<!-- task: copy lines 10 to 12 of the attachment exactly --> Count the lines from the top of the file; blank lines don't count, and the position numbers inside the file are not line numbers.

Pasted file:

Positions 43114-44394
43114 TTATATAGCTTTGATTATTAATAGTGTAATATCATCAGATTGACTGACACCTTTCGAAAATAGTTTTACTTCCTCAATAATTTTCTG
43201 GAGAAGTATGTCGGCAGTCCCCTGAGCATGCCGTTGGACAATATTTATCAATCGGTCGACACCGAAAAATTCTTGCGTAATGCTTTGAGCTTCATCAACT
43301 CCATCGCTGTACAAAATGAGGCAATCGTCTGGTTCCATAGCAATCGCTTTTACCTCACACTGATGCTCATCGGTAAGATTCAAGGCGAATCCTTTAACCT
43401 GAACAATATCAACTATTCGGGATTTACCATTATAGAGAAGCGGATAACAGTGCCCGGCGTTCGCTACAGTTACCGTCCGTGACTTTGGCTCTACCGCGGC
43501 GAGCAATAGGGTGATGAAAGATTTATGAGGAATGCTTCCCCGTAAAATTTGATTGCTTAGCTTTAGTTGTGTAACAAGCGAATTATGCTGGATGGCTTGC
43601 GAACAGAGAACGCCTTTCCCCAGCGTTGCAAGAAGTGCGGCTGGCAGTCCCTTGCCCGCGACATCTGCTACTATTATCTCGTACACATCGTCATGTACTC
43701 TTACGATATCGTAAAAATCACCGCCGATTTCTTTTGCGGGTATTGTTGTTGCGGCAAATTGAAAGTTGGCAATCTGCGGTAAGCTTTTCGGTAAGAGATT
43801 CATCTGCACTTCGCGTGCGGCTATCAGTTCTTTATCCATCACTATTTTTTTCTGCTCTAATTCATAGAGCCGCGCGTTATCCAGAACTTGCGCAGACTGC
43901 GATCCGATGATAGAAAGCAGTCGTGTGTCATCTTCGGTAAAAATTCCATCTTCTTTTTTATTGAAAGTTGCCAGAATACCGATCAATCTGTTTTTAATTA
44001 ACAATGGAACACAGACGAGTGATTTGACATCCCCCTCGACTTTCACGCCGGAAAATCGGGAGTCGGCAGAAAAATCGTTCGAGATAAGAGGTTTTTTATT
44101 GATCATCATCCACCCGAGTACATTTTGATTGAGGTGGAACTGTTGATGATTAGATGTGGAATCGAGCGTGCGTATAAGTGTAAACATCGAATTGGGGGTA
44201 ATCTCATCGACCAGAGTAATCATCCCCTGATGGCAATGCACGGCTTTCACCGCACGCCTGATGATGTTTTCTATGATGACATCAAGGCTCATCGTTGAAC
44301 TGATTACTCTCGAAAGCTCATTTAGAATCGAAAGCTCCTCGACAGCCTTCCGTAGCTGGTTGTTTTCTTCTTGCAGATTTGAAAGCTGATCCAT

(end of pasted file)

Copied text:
43901 GATCCGATGATAGAAAGCAGTCGTGTGTCATCTTCGGTAAAAATTCCATCTTCTTTTTTATTGAAAGTTGCCAGAATACCGATCAATCTGTTTTTAATTA
44001 ACAATGGAACACAGACGAGTGATTTGACATCCCCCTCGACTTTCACGCCGGAAAATCGGGAGTCGGCAGAAAAATCGTTCGAGATAAGAGGTTTTTTATT
44101 GATCATCATCCACCCGAGTACATTTTGATTGAGGTGGAACTGTTGATGATTAGATGTGGAATCGAGCGTGCGTATAAGTGTAAACATCGAATTGGGGGTA